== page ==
Just before Christmas it was announced that Dundee has become the first UK city to be awarded the UNESCO City of Design status, joining just twelve other cities worldwide, including Beijing, Berlin and Montreal. To celebrate, the city’s various creative outlets organised design-related events for both private guests and the public to enjoy.
One of these events was a lecture (‘How Design Can Change A City’) which Mr Man and I attended last night after a delicious meal at The Playwright. The lecture was hosted by Design in Action and Leisure and Culture and was chaired by Bryan Beattie, Director of Creative Service Scotland (he did an excellent job of making both the panel and the audience feel completely at ease). The panel was made up of four design industry professionals; Deyan Sudjic (writer, broadcaster and Director of the Design Museum), Laura Aalto (Communications Director, Design Driven City, Helsinki), Philip Long (Director, V&A Museum of Design, Dundee) and Gillian Easson (Founder, Creative Dundee). It was an interesting and engaging talk which developed into a conversation with the audience, who were eager to take part. One man pointed out that Dundee looked as though Desperate Dan had sat on the city, while others were less cutting but equally as direct with concerns about how the V&A Dundee will work alongside existing smaller galleries and museums. It was evident last night that Dundee’s inhabitants care about the future of Dundee and – as much as they were interested to hear of success stories (such as the Guggenheim museums in Helskini and Bilbao) and the exciting possibilities around design and how it can change a city – they clearly want the best for this city, its community and the surrounding rural areas. They are willing to stand up and speak on behalf of the city, as well as enjoy the exciting possibilities that our design future here has to offer.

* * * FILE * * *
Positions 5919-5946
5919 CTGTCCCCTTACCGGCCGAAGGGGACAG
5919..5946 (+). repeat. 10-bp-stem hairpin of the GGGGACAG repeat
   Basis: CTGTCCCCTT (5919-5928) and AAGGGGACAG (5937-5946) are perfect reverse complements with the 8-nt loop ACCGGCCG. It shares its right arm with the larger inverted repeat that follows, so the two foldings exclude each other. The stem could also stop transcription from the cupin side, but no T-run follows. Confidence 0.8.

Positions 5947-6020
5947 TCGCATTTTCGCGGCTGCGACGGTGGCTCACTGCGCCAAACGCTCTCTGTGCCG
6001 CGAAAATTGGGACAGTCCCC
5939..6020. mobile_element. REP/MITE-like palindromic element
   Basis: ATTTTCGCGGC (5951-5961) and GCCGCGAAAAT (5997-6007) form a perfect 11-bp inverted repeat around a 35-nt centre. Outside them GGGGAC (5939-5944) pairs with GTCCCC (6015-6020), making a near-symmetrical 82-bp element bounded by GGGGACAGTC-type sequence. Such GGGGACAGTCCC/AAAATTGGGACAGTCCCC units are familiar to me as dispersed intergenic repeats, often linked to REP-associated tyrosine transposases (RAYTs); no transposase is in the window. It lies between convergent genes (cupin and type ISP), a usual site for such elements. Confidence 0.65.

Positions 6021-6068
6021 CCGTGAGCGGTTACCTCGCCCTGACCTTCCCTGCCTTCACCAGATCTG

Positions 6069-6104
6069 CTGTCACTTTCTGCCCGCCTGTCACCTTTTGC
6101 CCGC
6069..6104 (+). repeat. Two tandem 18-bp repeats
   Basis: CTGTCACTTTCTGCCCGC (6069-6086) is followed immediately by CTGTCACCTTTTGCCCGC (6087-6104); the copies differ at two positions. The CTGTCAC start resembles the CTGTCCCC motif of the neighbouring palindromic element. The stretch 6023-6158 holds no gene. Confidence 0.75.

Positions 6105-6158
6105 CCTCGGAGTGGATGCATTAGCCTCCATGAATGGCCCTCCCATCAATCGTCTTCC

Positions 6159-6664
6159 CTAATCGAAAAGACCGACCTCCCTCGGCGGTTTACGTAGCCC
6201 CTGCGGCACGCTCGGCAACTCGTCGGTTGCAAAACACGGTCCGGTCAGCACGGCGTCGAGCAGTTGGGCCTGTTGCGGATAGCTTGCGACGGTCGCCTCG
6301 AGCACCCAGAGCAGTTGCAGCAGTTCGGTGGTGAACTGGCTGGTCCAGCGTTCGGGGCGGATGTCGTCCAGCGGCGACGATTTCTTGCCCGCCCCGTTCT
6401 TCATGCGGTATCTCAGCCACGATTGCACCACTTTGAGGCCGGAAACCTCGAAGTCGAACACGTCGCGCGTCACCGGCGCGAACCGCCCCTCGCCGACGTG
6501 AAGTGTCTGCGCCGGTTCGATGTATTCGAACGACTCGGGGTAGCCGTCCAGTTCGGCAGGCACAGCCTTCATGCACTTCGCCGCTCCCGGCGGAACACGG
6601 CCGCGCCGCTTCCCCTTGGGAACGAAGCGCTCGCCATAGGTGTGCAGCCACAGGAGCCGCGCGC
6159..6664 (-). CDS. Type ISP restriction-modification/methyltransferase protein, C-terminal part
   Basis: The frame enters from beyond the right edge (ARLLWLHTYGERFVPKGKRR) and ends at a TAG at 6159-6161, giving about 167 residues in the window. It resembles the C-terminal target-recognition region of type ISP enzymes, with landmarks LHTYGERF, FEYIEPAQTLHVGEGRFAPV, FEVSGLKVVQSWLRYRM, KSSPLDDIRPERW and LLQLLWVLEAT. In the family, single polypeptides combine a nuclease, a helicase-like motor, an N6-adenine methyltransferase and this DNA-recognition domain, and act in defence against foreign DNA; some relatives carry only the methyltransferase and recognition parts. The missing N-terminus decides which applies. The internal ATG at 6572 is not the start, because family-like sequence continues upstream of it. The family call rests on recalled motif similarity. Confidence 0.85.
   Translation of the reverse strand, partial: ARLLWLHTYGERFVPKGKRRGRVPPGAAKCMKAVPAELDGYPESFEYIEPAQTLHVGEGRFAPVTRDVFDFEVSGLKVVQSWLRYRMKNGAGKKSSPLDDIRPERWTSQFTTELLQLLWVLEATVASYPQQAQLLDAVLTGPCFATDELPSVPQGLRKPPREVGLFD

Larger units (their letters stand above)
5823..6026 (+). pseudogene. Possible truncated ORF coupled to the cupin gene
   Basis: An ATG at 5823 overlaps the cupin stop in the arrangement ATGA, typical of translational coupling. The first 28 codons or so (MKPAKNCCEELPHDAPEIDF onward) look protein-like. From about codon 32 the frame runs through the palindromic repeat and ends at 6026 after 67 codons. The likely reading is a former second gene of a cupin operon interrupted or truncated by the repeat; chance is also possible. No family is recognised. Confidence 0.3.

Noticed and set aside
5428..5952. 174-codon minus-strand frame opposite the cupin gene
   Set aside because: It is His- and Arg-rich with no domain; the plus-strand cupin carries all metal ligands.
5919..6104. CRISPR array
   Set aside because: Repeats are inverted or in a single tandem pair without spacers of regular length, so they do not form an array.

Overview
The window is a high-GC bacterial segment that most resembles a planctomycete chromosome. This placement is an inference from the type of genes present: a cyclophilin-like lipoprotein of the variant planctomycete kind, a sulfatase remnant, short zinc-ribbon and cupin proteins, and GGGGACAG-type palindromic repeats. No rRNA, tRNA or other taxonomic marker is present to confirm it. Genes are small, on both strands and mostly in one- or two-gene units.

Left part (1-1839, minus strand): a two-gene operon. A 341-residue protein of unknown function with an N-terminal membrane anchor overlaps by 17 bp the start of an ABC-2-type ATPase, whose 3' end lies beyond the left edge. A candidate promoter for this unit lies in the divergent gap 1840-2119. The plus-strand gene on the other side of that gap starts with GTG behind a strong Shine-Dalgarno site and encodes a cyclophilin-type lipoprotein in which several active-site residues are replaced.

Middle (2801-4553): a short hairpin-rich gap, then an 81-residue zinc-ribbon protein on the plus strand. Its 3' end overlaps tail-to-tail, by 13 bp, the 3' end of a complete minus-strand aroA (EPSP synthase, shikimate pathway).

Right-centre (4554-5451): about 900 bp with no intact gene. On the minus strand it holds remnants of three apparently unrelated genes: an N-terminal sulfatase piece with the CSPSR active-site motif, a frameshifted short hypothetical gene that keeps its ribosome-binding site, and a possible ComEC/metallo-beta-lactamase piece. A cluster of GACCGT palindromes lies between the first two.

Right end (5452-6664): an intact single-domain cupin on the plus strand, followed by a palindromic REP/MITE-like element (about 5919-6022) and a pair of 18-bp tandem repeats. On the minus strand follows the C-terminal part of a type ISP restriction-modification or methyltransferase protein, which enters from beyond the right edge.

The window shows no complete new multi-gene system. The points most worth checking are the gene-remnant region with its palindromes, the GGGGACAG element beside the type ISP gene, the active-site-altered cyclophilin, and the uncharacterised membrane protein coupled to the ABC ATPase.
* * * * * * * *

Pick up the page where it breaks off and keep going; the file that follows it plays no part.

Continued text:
The event last night was great in that it covered both the positive and the more controversial issues surrounding the current developments in Dundee, but what I got most out of it was realising something very special about the city I live in: it has an incredible ability to bounce back. For example, we might have lost out to Hull on the UK City of Culture 2017 bid but – just one year later – we have been awarded the prestigious UNESCO City of Design status. In a nutshell: Dundee lives, and Dundee learns. We’ll find our way out of the fog and into what looks to be a very bright future.
Image: Kris Miller
A few inspiring quotes from the panel:
“The City of Design status is not a reward but a stimulus to address some of the broader social and economical issues that the city has.” -Bryan Beattie
“Design is the way we generate industries.” -Deyan Sudjic
“Different groups have opposite ideas but a common understanding of what will be good for the city and community.” -Laura Aalto
“Design has a history of changing a city’s fortune.” -Philip Long
“The city has already changed in many peoples eyes.” -Gillian Easson
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